Hope is a discipline exhibition image; Photo by Nick Lacey,

Hope is a discipline

Upper Gallery at The Arts Center at Governors Island
Opening Saturday, July 27, 2024 12-6pm | Reception 4-6pm
On view through September 29, 2024

Hope is a discipline inhabits the words of Mariame Kaba, who proposes that hope is neither just a feeling, nor a horizon but something we do together, using the resources we already have. This concept of hope inspired a curatorial collective, who envisioned Hope is a discipline to be a traveling project that generates a translocal network of thought partners who practice hope as communal labor. The first iteration took shape as a series of gatherings centered on the question, “Can friendship create structural change?” The New York iteration at LMCC features an ensemble of US-based artists foregrounding memory and history: Adama Delphine Fawundu, Kyuri Jeon, Suneil Sanzgiri, Bread and Puppet Theater, and Maggie Wong. Here, Hope is a discipline takes shape in art of impermanence, intergenerational research, and the body as an archive. How do we find, remember, and share in the struggles of ancestors? How are land, water, and our bodies memory-keepers? How is memory, attention, and time political?

Hope is a discipline at LMCC is initiated by Meghana Karnik, LMCC’s Curatorial Fellow 2024, and co-curated with Eugene Hannah Park (ISCP Curator-in-Residence, New York/Seoul), Marina Christodoulidou (de Appel Curatorial Fellow, Amsterdam/Limassol), and Billy Fowo (Curator, SAVVY Contemporary, Berlin/Yaoundé).

Artists Featured: Adama Delphine FawunduKyuri JeonSuneil SanzgiriBread and Puppet TheaterMaggie Wong.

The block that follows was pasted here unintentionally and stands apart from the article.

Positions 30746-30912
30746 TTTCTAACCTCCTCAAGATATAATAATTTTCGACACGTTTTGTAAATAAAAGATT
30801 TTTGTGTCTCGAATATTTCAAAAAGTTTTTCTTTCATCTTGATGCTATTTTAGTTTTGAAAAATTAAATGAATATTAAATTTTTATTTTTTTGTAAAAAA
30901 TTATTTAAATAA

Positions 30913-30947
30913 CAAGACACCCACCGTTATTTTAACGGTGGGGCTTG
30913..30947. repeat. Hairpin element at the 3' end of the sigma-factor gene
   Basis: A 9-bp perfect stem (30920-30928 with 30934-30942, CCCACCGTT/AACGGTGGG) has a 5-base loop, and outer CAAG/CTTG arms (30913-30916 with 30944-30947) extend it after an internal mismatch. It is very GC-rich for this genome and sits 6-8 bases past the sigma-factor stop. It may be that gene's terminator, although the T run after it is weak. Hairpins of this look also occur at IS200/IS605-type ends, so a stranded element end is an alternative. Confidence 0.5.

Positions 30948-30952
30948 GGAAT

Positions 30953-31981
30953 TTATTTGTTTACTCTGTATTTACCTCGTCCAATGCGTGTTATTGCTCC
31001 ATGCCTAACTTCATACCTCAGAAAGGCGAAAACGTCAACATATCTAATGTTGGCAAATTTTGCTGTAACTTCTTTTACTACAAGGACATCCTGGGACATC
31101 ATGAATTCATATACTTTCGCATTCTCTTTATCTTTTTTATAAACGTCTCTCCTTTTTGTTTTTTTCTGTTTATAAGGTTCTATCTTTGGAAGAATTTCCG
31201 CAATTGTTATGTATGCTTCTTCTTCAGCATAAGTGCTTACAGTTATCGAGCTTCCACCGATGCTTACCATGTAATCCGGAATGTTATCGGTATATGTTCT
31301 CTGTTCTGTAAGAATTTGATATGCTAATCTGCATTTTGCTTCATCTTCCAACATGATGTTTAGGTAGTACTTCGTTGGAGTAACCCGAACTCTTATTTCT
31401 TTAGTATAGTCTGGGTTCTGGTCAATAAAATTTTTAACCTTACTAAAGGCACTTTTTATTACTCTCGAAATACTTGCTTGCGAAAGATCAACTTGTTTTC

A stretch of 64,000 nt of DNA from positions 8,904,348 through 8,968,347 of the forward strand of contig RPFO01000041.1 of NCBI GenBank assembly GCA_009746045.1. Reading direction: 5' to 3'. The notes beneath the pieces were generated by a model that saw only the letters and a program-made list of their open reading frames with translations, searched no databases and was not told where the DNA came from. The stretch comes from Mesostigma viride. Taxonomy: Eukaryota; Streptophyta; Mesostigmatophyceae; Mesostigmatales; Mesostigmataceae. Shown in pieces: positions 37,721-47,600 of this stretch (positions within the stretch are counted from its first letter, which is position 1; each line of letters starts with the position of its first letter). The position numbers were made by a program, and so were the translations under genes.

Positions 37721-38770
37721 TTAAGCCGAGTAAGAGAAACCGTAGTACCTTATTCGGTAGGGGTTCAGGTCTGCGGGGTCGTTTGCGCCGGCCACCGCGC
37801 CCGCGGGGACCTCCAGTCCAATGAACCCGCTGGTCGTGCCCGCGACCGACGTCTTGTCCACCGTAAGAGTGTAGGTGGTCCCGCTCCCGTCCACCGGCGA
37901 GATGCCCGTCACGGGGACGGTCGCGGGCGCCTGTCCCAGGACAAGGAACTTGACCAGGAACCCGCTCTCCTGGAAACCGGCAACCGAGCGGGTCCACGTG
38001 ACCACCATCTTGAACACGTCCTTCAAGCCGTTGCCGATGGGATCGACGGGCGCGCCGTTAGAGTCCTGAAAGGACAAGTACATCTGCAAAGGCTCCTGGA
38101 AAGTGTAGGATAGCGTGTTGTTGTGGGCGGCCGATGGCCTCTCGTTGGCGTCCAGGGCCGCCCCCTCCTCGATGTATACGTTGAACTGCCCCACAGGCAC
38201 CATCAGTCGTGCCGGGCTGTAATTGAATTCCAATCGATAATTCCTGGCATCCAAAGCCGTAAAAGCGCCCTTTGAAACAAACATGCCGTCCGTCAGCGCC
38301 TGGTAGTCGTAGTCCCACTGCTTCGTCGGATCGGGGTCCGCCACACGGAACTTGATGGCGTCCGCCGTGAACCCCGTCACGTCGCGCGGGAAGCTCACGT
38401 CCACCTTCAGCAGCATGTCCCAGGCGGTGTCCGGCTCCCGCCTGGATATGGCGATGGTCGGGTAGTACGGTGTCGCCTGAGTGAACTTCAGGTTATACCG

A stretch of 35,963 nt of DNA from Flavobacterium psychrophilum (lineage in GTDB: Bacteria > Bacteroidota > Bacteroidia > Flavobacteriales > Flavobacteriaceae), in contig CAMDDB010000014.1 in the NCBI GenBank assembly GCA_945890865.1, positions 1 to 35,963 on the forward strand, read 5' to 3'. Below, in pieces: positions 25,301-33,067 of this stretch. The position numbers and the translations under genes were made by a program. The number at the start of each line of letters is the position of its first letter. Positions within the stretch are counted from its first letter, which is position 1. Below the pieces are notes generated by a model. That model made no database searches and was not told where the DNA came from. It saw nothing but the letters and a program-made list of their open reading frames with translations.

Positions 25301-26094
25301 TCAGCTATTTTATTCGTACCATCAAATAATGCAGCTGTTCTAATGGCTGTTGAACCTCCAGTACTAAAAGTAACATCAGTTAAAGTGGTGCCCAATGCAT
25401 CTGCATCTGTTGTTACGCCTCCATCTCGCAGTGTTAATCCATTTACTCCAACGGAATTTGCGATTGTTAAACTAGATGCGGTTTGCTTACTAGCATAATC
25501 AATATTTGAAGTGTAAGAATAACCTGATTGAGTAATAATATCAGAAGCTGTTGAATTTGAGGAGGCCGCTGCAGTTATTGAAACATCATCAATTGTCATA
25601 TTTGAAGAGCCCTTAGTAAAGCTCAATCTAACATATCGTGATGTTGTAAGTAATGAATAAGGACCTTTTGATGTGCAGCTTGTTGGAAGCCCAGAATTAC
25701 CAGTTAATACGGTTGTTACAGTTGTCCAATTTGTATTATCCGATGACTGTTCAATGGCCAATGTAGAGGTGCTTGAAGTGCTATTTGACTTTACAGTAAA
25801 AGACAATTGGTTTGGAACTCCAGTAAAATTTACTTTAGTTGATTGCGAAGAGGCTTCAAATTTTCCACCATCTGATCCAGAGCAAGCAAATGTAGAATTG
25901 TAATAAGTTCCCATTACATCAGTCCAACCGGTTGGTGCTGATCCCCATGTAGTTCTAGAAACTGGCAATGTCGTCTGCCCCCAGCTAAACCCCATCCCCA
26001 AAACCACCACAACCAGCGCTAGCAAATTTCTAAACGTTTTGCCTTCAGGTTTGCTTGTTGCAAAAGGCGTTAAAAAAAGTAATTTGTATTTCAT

Artist Bios

Adama Delphine Fawundu is a photographer and visual artist of Mende, Krim, Bamileke and Bubi descent. Her distinct visual language centered around themes of indigenization, and ancestral memory, enriches and expands the visual art canon. Fawundu co-published the critically acclaimed book MFON: Women Photographers of the African Diaspora. She is an Assistant Professor of Visual Art at Columbia University.

Kyuri Jeon is an interdisciplinary artist based in New York/Seoul. In the form of installation, video, and performance. Jeon explores interconnectedness of language, gender, and identity manifested on the body through the lenses of transnational and intersectional perspectives. Jeon’s work has been featured internationally at venues including MassArt Art Museum, USA; The Institute of Contemporary Art, USA; Artists’ Moving Image Festival, UK; Festival Film Dokumenter, Indonesia; Women Make Waves, Taiwan; and DMZ International Documentary Film Festival, South Korea. She holds BFA from Korea National University of Arts, and MFA from the University of Pennsylvania and Seoul National University. She is a recipient of Toby Devan Lewis Fellowship, and Second Prize in Asian Shorts Competition, Seoul International Women’s Film Festival.

Suneil Sanzgiri is an artist, researcher, and filmmaker. Spanning experimental video and film, animations, essays, and installations, his work contends with questions of identity, heritage, culture, and diaspora in relation to structural violence and anticolonial struggles across the Global South. Sanzgiri’s films offer sonic and visual journeys through family history, local mythology, and colonial legacies of extraction in Goa, India—where his family originates—deftly utilizing and vividly blending together 3D renderings, drone videography, photogrammetry and lidar scanning, 16 mm film and animation, archival footage, and desktop documentary practices.

Sanzgiri’s work has been screened extensively at festivals and venues around the world including the International Film Festival Rotterdam, New York Film Festival, Hong Kong International Film Festival, Camden International Film Festival, Sheffield Doc/Fest, Doclisboa, Viennale, REDCAT, Menil Collection, Block Museum, MASS MoCA, moCa Cleveland, Le Cinéma Club, Criterion Collection, and many more. He has won awards at the BlackStar Film Festival, Open City Documentary Festival, Images Festival, Videoex, and more. Fellowships and residencies include SOMA, MacDowell, Pioneer Works, Sentient.Art.Film’s Line of Sight, and Flaherty NYC. He was named one of the 25 New Faces of Independent Film in Filmmaker Magazine’s fall 2021 issue and was included in Art in America’s New Talent issue in 2022.